Shaking her head, Daffy drank again. “Then later I started thinking how even if I didn’t use, she would, and I’d get busted. So I tagged her back and told her I wasn’t going, and why didn’t we hook up with this guy somewhere else. No go. His club or nowhere.”

  “His club?”

  “Not like he owned it. Or maybe he does. She never said; I never asked. But she got stewed because I wouldn’t go, and Carm’s in New L.A. until next month, so she couldn’t pull her instead of me.”

  Eve waited while Daffy brooded into the mocha she’d so desperately wanted. “Do you know if anyone else went with her to this club? Any of your other mutual friends?”

  “I don’t think so. I never heard any buzz about it, not from anyone but Tee. Anyway, we didn’t talk for a couple days, then yesterday she came by here, earlier than this even. Like just after sunrise. She looked bottomed. Pale and glassy-eyed. Using again, and she hadn’t been using before this run for that whole six months. She was still hyped, talking wild. Going to live forever, that’s what she said. Laughing and busting around. She and her prince were going to live forever, and screw me for flipping her off. I tried to get her to stay, but she wouldn’t, just told me I’d be sorry, I’d had my chance. Now he was only taking her.”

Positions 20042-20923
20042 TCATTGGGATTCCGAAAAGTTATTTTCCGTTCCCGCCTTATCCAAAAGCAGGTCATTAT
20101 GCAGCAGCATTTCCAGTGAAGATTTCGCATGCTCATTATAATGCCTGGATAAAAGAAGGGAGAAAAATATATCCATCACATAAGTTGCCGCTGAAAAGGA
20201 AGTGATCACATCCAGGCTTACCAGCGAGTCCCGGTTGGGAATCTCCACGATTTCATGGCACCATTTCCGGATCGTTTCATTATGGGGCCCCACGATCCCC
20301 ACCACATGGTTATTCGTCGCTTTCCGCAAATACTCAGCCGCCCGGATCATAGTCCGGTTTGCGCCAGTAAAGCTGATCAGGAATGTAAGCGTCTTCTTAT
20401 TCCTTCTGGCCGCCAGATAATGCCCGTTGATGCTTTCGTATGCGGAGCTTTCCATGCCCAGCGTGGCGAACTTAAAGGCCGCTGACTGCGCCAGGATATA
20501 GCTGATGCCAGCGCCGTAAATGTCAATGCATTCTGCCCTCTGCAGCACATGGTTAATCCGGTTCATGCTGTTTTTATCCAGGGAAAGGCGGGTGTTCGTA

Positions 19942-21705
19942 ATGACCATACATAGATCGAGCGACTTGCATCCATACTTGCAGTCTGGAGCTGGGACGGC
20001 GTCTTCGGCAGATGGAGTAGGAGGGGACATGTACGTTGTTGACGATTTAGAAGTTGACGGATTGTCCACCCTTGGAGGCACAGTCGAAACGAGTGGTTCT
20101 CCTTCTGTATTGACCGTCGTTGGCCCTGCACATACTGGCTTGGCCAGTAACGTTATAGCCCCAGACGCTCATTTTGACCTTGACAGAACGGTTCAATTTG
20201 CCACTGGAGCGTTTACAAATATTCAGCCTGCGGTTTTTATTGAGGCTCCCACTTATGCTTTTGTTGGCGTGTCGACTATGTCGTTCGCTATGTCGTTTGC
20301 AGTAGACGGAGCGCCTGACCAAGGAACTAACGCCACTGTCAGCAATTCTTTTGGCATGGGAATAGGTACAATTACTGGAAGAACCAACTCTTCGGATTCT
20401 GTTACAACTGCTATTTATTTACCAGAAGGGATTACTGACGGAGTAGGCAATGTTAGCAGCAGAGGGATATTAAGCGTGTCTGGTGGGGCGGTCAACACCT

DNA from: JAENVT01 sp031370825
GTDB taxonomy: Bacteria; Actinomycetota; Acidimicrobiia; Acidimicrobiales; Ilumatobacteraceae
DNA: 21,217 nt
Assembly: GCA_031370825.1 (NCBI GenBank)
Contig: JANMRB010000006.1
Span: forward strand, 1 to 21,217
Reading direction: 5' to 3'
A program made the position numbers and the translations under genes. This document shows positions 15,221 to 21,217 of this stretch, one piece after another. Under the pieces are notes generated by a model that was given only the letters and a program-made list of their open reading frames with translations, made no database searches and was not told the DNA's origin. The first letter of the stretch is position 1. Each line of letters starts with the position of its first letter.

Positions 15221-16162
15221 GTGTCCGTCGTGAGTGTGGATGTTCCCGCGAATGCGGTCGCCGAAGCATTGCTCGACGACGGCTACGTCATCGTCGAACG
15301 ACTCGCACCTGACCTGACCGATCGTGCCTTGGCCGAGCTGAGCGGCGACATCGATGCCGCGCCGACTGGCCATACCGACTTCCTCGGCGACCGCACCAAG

“Taking her where?” Eve asked.

  “I don’t know. She wasn’t making any sense. I’m telling you, she was over. I got pissy right back at her, and we yelled at each other, then she stormed out. And now she’s dead.”

  “That’s the last time you saw or spoke with her?”

  “Yeah. Did he hurt her? I mean…you didn’t say how she, she died. Did he hurt her?”

  “I can’t tell you that yet, I’m sorry.”